The final part. of this Gospel narrative shows how much depends on your own willingness to do your part. The young man went away sad. He did not have the courage to commit himself to Christ’s work. You, though, must be willing to serve the well-being of your brothers and sisters in this land, by using your youthful energies to the full. In this way you will be expressing the authenticity of your faith and you will set a noble goal to your endeavours.

In the great enterprise of seeking just solutions of the sufferings and needs of your fellow citizens, young people of all faiths should be open to each other in a spirit of collaboration and mutual esteem. Young people of Bangladesh, assume your role in the development of your country. Prepare yourselves diligently for the challenges that call you to contribute the best of yourselves to the service of your people and of your homeland.

9. Distinguished representatives of all religious beliefs, men and women of Bangladesh: my message concerns the sublime dignity of every human being in God’s plan for the human family. There is a growing conviction that something must urgently be done to secure the peace and development that are the conditions for a better future for the whole human race. We are painfully aware that man’s God given dignity, and even survival itself, are gravely threatened. The political and ideological tensions between East and West, and the economic and social tensions between North and South, as well as the many forms of violence, injustice and inequality, are a present and growing threat to human rights and human dignity.

It is my constant prayer that the harmony of mind demonstrated at the recent meeting of prayer at Assisi – where the leaders of the Churches and Christian Communions and the other religions of the world gathered to implore the gift of peace from God – will grow from day to day until all individuals and all peoples are reconciled in love. We who believe in the almighty power of the Most High God must be convinced that with his help peace and reconciliation are possible. Indeed it is his will that we work together to bring these about.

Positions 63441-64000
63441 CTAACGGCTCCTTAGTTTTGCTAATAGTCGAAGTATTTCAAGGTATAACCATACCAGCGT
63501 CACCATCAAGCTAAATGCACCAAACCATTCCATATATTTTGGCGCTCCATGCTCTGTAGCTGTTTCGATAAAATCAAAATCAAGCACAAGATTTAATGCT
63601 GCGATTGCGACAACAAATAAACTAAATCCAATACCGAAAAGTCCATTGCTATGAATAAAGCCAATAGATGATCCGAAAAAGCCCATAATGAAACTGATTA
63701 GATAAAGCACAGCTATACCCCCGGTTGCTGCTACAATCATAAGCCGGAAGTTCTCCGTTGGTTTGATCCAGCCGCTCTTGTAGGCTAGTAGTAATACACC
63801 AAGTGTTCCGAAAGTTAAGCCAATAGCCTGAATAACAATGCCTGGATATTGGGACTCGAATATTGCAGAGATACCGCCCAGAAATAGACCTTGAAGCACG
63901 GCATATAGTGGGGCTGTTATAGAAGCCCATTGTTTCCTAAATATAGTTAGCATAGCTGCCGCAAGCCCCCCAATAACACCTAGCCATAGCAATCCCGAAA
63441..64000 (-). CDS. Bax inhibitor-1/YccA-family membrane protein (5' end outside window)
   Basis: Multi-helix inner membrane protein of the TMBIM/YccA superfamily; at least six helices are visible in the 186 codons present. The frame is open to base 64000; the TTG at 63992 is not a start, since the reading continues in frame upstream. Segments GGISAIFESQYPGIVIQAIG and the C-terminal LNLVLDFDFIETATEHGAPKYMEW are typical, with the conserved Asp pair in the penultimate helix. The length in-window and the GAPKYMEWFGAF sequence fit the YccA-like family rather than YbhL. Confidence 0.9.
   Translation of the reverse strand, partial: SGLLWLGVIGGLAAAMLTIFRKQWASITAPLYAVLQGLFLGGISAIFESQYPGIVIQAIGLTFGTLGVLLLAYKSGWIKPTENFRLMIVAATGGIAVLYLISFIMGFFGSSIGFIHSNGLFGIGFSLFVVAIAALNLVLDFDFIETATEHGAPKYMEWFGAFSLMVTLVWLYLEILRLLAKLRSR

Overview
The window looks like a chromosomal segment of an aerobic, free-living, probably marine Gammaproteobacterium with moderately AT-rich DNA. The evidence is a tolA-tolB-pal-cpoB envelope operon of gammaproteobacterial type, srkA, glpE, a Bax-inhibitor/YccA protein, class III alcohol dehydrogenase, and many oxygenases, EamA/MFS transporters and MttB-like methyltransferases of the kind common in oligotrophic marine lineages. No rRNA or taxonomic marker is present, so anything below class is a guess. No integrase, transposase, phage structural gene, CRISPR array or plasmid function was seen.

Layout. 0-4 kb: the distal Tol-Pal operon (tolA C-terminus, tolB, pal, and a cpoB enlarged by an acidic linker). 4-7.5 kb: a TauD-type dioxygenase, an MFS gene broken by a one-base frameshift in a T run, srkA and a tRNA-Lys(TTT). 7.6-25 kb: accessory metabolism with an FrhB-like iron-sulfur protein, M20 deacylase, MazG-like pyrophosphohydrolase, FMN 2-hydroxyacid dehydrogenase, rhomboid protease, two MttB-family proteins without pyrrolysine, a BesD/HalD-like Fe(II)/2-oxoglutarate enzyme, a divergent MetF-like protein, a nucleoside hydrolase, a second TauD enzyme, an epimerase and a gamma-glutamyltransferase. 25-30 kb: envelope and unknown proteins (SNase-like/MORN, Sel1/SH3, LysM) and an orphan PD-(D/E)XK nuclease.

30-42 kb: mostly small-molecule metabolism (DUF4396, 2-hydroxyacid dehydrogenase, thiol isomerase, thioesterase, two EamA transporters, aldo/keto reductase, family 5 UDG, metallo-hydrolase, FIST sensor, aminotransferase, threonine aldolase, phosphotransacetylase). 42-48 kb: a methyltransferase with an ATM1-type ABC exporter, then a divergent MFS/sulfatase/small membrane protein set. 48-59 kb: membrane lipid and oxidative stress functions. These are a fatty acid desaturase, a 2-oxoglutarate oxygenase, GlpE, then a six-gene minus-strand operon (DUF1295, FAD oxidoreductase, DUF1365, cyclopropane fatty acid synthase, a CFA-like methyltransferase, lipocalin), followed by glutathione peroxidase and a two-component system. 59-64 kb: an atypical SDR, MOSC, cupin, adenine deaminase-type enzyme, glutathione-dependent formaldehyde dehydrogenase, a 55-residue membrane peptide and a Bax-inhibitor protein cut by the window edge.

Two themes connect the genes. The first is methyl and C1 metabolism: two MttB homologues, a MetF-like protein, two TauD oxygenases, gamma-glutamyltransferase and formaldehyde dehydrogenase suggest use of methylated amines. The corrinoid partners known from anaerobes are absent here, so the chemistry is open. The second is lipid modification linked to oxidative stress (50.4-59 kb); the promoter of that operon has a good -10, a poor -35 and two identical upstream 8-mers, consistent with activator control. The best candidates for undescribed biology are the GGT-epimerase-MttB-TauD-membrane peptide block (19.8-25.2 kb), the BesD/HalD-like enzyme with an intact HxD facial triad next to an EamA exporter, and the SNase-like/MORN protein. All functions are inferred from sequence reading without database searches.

10. With particular respect I greet the sick and the poor, those here present and those who were unable to come. In you I see the face of suffering humanity. I think of those many people, young and old, in every land, whose lives are marked by pain and want. In you I see the face of the suffering Christ, the “man of sorrows", who offers to the Father his suffering and death as "the cup of salvation". Often, through your pain you have learned to be more human and more sensitive to the needs of others. In this way you have grown in dignity. That is why Jesus could say "Blessed are you poor, for yours is the kingdom of heaven. Blessed are you who hunger now, for you shall be satisfied". This does not mean that you should not seek genuine liberation from life’s sorrows. Nor does it mean that society can forget its very strict obligations in your regard. Rather, it means that your needs are not your concern alone; they are the very voice of God telling the world that it will be judged on the way it meets these needs on the justice, mercy and love that it shows to you. I pray that you will indeed experience the effective solidarity of which you stand in need. Above all I hope that the citizens of this land will not rest until the values of justice, mercy and love prevail. May the Most High God sustain and strengthen you all.

11. Dear friends: my brief stay among you is coming to an end. I therefore wish to express once more my gratitude to the Government and to the Church in Bangladesh for everything that has been done to make this visit possible. It was my wish to know your country more closely. I shall take away with me the memory of a people seeking to honour the Creator and to attain a better future for themselves and their children. May you all be united in working for this goal. May Almighty God bless each one of you!


© Copyright 1986 - Libreria Editrice Vaticana


Copyright © Dicastero per la Comunicazione - Libreria Editrice Vaticana